Irish FA give manager Michael O'Neill permission to speak to Scotland

17 November 2017, 21:04

Irish FA chiefs have given Northern Ireland boss Michael O'Neill permission to speak to Scotland, according to Sky sources.

Both parties were present at a board meeting on Friday in which the 48-year-old's future was top of the agenda after they failed to qualify for the 2018 World Cup in Russia.

The Irish FA are keen to keep O'Neill, who took Northern Ireland to the European Championships in 2016, and will offer him improved terms on his contract, which currently runs until 2020.

But O'Neill has been of interest to a number of other national associations and British clubs, and it is understood he will take time to assess all his options before making a decision.

Sky Sports News reported on Thursday that O'Neill was not interested in the Sunderland job, however, which now appears to have been given to Chris Coleman after he resigned from his position as Wales manager on Friday.

The Scottish FA, who have been searching for a permanent successor to Gordon Strachan after they also failed to make the World Cup finals, made an approach for O'Neill earlier this week.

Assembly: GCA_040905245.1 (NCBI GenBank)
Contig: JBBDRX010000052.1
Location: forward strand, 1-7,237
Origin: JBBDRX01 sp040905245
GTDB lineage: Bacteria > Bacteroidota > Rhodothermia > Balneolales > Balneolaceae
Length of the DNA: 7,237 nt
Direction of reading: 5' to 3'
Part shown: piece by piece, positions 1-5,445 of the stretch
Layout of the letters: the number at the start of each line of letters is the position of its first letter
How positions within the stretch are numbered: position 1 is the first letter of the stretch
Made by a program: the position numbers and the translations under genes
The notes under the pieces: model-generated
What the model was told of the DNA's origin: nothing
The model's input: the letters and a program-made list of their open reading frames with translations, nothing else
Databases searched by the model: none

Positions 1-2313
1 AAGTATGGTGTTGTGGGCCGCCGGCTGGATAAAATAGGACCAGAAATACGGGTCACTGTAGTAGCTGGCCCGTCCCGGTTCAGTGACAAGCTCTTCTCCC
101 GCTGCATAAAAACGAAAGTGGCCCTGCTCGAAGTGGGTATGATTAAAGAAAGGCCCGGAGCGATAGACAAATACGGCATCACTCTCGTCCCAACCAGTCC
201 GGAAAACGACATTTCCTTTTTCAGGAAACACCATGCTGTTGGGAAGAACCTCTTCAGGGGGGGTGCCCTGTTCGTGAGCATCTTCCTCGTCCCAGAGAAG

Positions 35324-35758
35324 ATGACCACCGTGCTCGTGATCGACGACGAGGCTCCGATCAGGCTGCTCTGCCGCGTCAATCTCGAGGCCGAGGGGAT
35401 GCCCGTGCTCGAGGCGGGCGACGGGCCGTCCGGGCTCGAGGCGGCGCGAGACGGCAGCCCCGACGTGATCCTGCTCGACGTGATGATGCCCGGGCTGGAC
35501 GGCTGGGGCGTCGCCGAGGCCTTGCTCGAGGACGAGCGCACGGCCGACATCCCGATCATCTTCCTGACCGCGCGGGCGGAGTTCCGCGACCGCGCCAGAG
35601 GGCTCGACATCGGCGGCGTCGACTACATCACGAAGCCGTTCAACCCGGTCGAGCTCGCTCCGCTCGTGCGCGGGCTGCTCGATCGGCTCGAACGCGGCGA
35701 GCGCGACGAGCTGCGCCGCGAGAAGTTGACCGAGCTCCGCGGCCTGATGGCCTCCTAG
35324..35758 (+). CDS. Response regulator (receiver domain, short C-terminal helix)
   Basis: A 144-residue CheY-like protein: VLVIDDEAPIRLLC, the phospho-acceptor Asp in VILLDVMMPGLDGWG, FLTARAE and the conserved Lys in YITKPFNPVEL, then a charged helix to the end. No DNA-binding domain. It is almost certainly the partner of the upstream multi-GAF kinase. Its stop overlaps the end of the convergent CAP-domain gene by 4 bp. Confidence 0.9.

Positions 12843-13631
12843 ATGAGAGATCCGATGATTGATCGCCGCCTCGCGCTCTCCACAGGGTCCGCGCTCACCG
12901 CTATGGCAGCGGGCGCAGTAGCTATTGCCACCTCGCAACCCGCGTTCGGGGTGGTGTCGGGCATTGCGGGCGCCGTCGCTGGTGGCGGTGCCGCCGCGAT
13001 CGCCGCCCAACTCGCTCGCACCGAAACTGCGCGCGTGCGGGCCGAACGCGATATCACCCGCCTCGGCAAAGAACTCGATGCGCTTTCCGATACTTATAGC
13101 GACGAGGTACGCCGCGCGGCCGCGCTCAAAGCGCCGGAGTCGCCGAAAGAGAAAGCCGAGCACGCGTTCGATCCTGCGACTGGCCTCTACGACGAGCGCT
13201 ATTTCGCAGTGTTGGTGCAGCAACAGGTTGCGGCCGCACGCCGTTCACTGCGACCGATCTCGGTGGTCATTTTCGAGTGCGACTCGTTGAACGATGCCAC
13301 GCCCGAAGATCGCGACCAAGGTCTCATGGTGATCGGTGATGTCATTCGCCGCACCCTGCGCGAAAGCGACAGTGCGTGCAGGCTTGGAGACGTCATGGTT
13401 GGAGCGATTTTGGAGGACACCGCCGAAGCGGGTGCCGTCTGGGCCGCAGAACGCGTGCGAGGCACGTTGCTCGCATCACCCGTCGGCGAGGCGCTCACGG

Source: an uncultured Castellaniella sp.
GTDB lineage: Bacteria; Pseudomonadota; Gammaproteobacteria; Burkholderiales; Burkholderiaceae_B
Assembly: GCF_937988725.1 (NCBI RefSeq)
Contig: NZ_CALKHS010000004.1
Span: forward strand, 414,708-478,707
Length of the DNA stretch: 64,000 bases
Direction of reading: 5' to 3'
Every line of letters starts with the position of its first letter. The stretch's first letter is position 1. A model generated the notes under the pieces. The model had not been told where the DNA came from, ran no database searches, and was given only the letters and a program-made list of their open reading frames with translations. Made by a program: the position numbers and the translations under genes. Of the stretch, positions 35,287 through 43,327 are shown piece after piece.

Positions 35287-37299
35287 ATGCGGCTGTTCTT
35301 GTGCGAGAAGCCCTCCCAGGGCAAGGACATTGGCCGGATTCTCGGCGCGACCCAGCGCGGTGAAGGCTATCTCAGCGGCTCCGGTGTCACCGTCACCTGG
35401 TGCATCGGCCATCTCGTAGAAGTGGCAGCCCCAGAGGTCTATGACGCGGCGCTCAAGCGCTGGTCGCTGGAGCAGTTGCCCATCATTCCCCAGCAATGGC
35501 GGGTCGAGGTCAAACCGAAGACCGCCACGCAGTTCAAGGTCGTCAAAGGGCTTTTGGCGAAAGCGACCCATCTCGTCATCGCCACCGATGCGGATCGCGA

St Johnstone manager Tommy Wright is understood to be a favourite with the IFA to take over, should close friend O'Neill leave his role.

Wright worked under O'Neill as a goalkeeping coach before taking over at McDiarmid Park and said on Thursday managing his country would be like reaching the pinnacle.

He said: "Anything linking me to the job is purely speculation because the Northern Ireland job isn't available right now. And it is speculation about a job my best friend is in.

"It would be a natural progression for any manager with ambitions to see your own national team job as the most important one of them all."

O'Neill took over as Northern Ireland boss in 2011 and steadily improved the side, sealing qualification to a first ever European Championship finals in France with victory over Greece in qualifying in 2015.